- iTunes - Subscribe to the podcast directly through the Store
- RSS - Subscribe through your regular RSS reader
- MP3 - Direct download link to the MP3 file
Hosts: Josh Walrath, Jeremy Hellstrom, Allyn Malvantano and Scott Michaud
Program length: 1:01:33
Podcast topics of discussion:
- Week in Reviews:
- 0:28:05 This Podcast is brought to you by MSI!
News items of interest:
- 0:28:45 IDF 2012: Lucid External GPUs?
- 0:32:05 IDF 2012: Intel Dives in to Oil!
- 0:35:45 IDF 2012: Western Digital Hybrid Hard Drives - 5mm 500GB
- 0:38:00 AMD Steamroller -- Shrunk Die Without a Die Shrink?
- 0:39:50 Firefox OS Interface: Sept 6, 2012.
- 0:42:30 CiiNow Sounds Like Wii... also AMD Investment.
- 0:47:15 Valve Big Picture Mode for Steam
0:50:36 Hardware / Software Pick of the Week
- Jeremy: SLI\CrossFire PSU for dirt cheap, NewEgg not quite so good
- Josh: Not terrible. Hopefully it actually works for the S3
- Allyn: WD MyBook VelociRaptor Duo
- Scott: Back to school? For the love of God, laser printers.
- 0:50:36 Hardware / Software Pick of the Week
- 1-888-38-PCPER or email@example.com
- http://twitter.com/ryanshrout and http://twitter.com/pcper
Subject: General Tech | July 14, 2012 - 02:39 PM | Tim Verry
Tagged: quad core, arm, SoC, Android, xbmc, htpc, mini-itx
This week has been rife with ARM computers. The latest ARM system comes in the form of a mini-ITX form factor motherboard and quad core ARM processor combination from embedded system manufacturer Kontron. Named the KTT30/mITX, it measures 17 cm x 17 cm, the little motherboard provides a plethora of IO ports and the relatively short (depth-wise) motherboard would be great in a HTPC box, assuming the software is there (an XBMC release ported over from the Raspberry Pi build would be nice to see, for example).
The motherboard is paired with a quad core ARM Cortex A9 processor running at 900 MHz, video hardware acceleration coprocessor, and up to 2GB of DDR3L memory. It is reportedly capable of playing back 1080p H.264 videos. Internal connectors include two SD card clots, a SIM card socket, and two mPCIe connectors. Rear board IO includes three USB 2.0 ports (one micro, two regular-sized type A), an HDMI port, Gigabit Ethernet NIC, S/PDIF audio, two RS232 serial ports, and three analog audio output jacks.
It looks like a neat little board, though only if the price is right. If it is prohibitively expensive, it may be bumping up against AMD’s APU and accompanying motherboards. And because the APUs can utilize x86-64 software, that is a big positive in its favor. With that said, if this board is cheap enough, it could make sense as the base of a cheap HTPC.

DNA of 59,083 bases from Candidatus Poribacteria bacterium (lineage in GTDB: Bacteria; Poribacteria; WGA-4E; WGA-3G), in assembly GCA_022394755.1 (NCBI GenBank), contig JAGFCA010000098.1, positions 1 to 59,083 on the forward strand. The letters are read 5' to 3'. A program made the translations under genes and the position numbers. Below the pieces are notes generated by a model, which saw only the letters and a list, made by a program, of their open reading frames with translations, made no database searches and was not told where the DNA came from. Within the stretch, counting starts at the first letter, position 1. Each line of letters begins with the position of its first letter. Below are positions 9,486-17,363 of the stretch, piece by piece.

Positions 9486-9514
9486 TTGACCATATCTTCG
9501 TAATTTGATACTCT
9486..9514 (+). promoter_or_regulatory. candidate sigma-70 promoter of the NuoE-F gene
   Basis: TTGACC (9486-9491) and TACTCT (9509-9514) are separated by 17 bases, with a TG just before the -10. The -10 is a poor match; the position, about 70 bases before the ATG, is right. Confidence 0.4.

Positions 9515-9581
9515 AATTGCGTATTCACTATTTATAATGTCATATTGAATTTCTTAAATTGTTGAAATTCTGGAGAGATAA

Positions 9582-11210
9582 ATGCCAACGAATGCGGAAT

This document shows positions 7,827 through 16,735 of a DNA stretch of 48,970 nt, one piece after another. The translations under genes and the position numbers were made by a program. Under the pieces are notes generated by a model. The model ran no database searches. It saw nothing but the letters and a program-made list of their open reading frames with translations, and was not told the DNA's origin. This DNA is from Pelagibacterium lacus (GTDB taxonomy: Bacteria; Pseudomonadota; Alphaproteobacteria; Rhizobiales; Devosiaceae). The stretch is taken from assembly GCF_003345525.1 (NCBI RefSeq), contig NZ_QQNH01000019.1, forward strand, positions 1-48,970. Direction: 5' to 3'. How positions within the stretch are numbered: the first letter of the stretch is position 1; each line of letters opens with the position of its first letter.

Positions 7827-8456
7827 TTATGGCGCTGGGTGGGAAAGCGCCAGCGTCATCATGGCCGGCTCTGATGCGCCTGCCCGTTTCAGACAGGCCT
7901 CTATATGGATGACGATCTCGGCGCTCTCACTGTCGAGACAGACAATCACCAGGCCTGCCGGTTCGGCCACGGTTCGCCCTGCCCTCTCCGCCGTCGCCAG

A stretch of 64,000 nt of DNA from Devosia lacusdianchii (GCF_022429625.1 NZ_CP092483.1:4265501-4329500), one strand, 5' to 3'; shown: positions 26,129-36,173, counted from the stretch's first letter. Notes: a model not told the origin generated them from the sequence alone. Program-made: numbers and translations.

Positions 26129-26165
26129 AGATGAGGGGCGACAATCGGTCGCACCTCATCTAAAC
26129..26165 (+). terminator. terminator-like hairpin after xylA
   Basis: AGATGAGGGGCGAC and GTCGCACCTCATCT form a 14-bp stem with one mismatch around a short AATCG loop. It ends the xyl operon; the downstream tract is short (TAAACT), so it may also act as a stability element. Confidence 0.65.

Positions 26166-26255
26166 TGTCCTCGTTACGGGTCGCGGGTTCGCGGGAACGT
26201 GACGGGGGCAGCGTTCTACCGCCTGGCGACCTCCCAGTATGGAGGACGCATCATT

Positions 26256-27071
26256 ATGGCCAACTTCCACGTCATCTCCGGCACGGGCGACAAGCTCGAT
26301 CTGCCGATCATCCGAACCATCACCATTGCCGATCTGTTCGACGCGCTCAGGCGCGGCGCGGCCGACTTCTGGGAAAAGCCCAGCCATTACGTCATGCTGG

Read more about the Mini-ITX ARM-powered system over at Fanless Tech.
Subject: General Tech | June 21, 2012 - 01:43 PM | Jeremy Hellstrom
Tagged: Medfield, SoC, atom z2460
Intel will be focusing a lot of attention on the mobile phone market this year, already they have started in Asia but hopefully it won't be too long until we start to see them here in North America. Currently their Medfield SoC is fabbed on the 32nm process but we can expect to see 22nm chips with lower power consumption in the very new feature. Companies unfamiliar to the West, such as Lava, Orange and ZTE are already either selling a phone or are about to release one, but those do not define the limits of the market. DigiTimes describes their plans for the coming year as aggressive but with ARM already deeply entrenched in this market we have yet to see if this is the market where Atom will really find a successful niche.
"Intel's Medfield platform-based smartphones have recently received attention from handset players and telecom carriers such as Orange, Lenovo, Motorola Mobility, ZTE and India-based Lava International.
Lava International already launched its 4.03-inch Xolo X900, featuring Atom Z2460 processor (1.6GHz), 1GB memory, 16GB storage capacity, 8-megapixel camera and a battery that allows users to connect to the Internet through 3G for five hours and talk for eight hours. The smartphone is priced around US$400."
Here is some more Tech News from around the web:
- Cheap ARM netbooks have Linux forced upon them @ Hack a Day
- Qualcomm confirms that Snapdragon S4 Plus chips will power Windows Phone 8 @ The Inquirer
- Everything You Need to Know About the Thunderbolt Connection @ Hardware Secrets
- Microsoft Surface: The Good, the Ugly and the Unknown @ Techspot
- AMD Heaven GamExperience @ Madshrimps
Subject: General Tech | April 26, 2012 - 11:47 PM | Tim Verry
Tagged: SoC, Samsung, quad core, galaxy s 3, Exynos 4, Android
Samsung has an event scheduled for May 3rd called Mobile Unpacked where it will be unveiling their latest Galaxy series smartphone. It seems as if the company was too excited about the new hardware to wait because they have teased small bits of information on the processor. The new chip has been named the Exynos 4 and is a quad core processor running at 1.4 GHz.
Based on a 32nm HKMG (High-K Metal Gate) process node, Samsung claims the SoC uses 20% less power than it’s 45nm predecessors. The quad core processor is more power efficient thanks to the lower process node and the ability of the chip to turn individual cores off when not in use. As far as performance, the company claims the new quad core part is twice as fast as the older dual core 45nm chips. The Exynos 4 also has an integrated image signal processor for high quality camera processing and support for multi format codec (MFC) decoding. The MFC engine allows the chip to process a variety of 1080p HD video files.
A few things that are noticeably absent from the Samsung product page include any specific performance numbers, architecture details, and benchmarks. Samsung is keeping a tight lid on that information until the release but once reviewers get their hands on the Galaxy III independent benchmarks are soon to follow. The comparison between the Exynos 4 and NVIDIA’s Tegra 3 should be interesting.